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Dear (sweet) Oil
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The Elusive V
Where "will" the V, really be? Note that we didn't include money supply because it is a given, as far as this report goes, that the Fed exists to guarantee all contracts as well as the full employment doctrine. The very obligations created by this credit bubble will also guarantee the wrong kind of inflation (as if there were a right kind), which is inevitable with a lender of last resort that is committed to providing financial markets with permanent liquidity. This is different than in Japan where the Bank of Japan explicitly avoids blatant open market operations, despite pleading from Washington.
Perhaps they have learned from the US experience, which has required increasing policy intervention in order to stabilize the unexpected outcomes. Perhaps they know that there really is no way to sterilize a policy action without precipitating undesirable economic consequences. Sure, they may get deflation, but the alternative is an Inflation Trap.
Perhaps they don't really want to screw the Yen?
Anyway, most bulls might claim that the V will show up in GDP, stock prices, and maybe the US dollar. The modestly bullish would say at least in stocks, if only because they are oversold again. Most bears might say that yields are about to explode, while somewhat fewer would say yields as well as the dollar will turn up in a V-like fashion, due to the prospect of deflation. If you fall into this latter camp then you will likely dispute our contention that money supply growth will resume, as well as our conclusion that the strong dollar policy is going to be the victim of its own undoing.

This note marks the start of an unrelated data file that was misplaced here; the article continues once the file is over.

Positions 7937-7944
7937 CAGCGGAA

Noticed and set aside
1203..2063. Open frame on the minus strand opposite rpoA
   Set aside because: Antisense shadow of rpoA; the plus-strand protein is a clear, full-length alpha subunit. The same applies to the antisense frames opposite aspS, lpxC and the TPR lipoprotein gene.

In a speech by The Rt Hon Sir Edward George, Governor of the Bank of England, at the Centre for financial Studies Seminar, in Frankfurt just this Friday, September 13th, referring to the performance of the US economy he said that:
Of course the bulls would ignore, as we did for different reasons, his qualification that productivity is extremely difficult to quantify, and settle for the fact that there just has been a significant improvement in productive capacity, end. Yet difficult is the wrong word. It is actually impossible to quantify. And we too may in the final analysis settle that the world has more productive capacity than it used to ten years ago.
Not that that has anything to do with inflation or profit. And of course, economic performance is difficult to quantify as well. However, being bullish does not require mathematical skill, or any skills, for that matter anyways. It just requires (today) that you do not argue with yourself or disagree with others, particularly not bankers, for otherwise, bulls today would necessarily have to dispute Eddie George's bubble popping conclusion about the influence of monetary policy, and consequently, turn bearish: